COLUMN: Our House
Civil Engineer Manaph Sulaiman's house is one which fills him with pride and happiness
By Shevlin Sebastian
Photos: By Ratheesh Sundaram. The house viewed from outside; dining table and chairs placed in the inner courtyard; Manaph Sulaiman and wife Smitha
Just above the door to Manaph Sulaiman's house at Vazhakkala, Kochi, there is a Quran inscription which states, 'This is a gift of God'. In the living room, there are several verses of the Quran, which have been placed in glass frames and put on a wooden mantelpiece.
It is a large and spacious house, with an area of 3300 sq. ft. and set in 56 cents of land. “This is an ancestral property,” says Manaph. “We have been living in this area for about hundred years now. My father and grandfather were businessmen.”
Manaf inherited the tharavad from his father who died 22 years ago. He is a Civil Engineer who works for the Al Habtoor Leighton Group at Jeddah, Saudi Arabia. “Like most people, I wanted to build a house in my own style,” says Manaph.
On the ground floor, inside the house, there is a courtyard, which is covered by a skylight. “As a result, there is plenty of light in the house,” says Manaph.
But now, a dining table and chairs have been put there. Their three children, Fidha, 10, Mohammed Fadhil, 6, and Imtiaz Alam, 4, study there. “Since the kitchen is nearby it is easy to serve them their meals,” says wife Smitha.
At one side, Manaph has constructed a 6 x 3 ft washroom. This is used exclusively to wash the hands and feet before prayers. On the ground floor, there are two bedrooms with attached bathrooms, as well as a working area near the kitchen.
In the dining room, a door leads to the outside. “I made a separate entrance, so that the women can enter through there, during official functions,” says Manaph. “For the men, there is a door which leads into the living room.”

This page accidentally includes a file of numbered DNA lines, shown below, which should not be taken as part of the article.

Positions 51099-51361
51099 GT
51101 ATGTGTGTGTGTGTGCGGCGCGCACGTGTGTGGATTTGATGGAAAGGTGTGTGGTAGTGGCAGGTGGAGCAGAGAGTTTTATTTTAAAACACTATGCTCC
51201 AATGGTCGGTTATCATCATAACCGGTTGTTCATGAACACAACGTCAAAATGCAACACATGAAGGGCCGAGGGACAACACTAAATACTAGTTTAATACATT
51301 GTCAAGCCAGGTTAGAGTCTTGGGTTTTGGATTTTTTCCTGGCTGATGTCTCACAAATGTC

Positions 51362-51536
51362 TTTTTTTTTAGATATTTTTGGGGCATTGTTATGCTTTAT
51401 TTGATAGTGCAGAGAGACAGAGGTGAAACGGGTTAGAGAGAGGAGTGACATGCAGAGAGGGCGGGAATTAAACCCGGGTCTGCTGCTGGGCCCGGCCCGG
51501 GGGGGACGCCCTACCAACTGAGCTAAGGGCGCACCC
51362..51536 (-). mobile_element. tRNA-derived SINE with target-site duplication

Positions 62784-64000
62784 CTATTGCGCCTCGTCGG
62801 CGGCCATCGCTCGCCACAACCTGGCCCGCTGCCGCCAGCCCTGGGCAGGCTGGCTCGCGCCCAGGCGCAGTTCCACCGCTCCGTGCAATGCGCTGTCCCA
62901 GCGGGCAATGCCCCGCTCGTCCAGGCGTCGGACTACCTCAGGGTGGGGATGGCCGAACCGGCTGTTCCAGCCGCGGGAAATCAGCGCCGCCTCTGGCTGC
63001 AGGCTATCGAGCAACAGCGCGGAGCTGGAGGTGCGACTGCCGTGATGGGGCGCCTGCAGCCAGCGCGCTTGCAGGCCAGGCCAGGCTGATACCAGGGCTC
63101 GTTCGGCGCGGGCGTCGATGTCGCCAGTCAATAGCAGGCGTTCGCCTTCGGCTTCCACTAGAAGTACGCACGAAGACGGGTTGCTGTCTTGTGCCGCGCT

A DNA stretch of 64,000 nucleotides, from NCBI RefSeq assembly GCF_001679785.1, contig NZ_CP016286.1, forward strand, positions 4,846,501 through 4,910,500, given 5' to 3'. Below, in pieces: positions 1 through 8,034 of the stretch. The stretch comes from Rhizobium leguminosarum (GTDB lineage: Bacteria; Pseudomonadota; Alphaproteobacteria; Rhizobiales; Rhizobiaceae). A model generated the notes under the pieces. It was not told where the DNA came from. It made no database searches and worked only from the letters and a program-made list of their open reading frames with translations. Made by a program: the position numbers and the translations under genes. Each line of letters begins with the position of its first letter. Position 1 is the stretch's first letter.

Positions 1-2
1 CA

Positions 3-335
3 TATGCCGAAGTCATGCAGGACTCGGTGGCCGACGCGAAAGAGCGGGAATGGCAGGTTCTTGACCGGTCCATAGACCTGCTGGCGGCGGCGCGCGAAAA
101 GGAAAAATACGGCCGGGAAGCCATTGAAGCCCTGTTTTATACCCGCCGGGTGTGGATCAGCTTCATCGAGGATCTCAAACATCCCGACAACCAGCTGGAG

For Manaph, his favourite room is the living room. “It is spacious, has good ventilation and plenty of light comes in because of the large windows,” he says. “When there is a function, a lot of people can be accommodated.”
For Manaf the best part of the day is when the children return home from school, his wife is back from her software engineer's job, at Info Park, and they sit around with his mother and have snacks and chat with each other. “I feel a sense of togetherness,” says Manaf. “This is rare for me, since I work in the Gulf.”
Meanwhile, regarding the design, Thomas Kuruvilla, Principal Architect of Living Stone Architects and Designers, says, “Manaph gave us a sketch. We did the design based on that. The style is a fusion of Mughal and traditional Kerala architecture (nalukettu). To compensate for the courtyard set inside the house, we have made a split-level sit-out above the porch. The house is a mix of curves and squares. The staircase has been designed in an unusual way, with each step having a specific style.”
Indeed, the curved staircase is made in such a way that each step is at a slightly different angle from the next. And the underside of all the steps has been painted in a deep brown colour, which makes it shine. The wood used for the doors and beams is original teak. “Half of the wood has been obtained from the teak trees in my own property,” says Manaph.
On the first floor, there are two bedrooms, with attached bathrooms, as well as a door which leads to the terrace, where wet clothes can be hung. Right on top is a dome. “I added this to create a sense of elevation,” says Manaph.
It took two years to build the house. During the construction, Manaph had been based in Dubai, so he could come home every 45 days or so to oversee the work. “Thankfully, there were no financial or labour problems,” he says. “Architect Thomas ensured that the construction went ahead smoothly.”
And for Manaph, the most memorable event was the housewarming, on May 25, 2014. More than 800 people had been invited. They included friends, relatives, family members, contractors as well as the architects. “Many people said that they liked the house,” he says.
In fact, later, when Manaph returned to Dubai, and showed the pictures to his colleagues, quite a few them liked the design. One friend, Yasin Mohammed, a mechanical engineer, asked Manaph for the building plans. “He told me he wanted a build a similar house in Hyderabad,” says Manaph. “I felt good to hear that. Today, whenever I look at the house, I feel proud and happy.”
(The New Indian Express, Kochi and Thiruvananthapuram)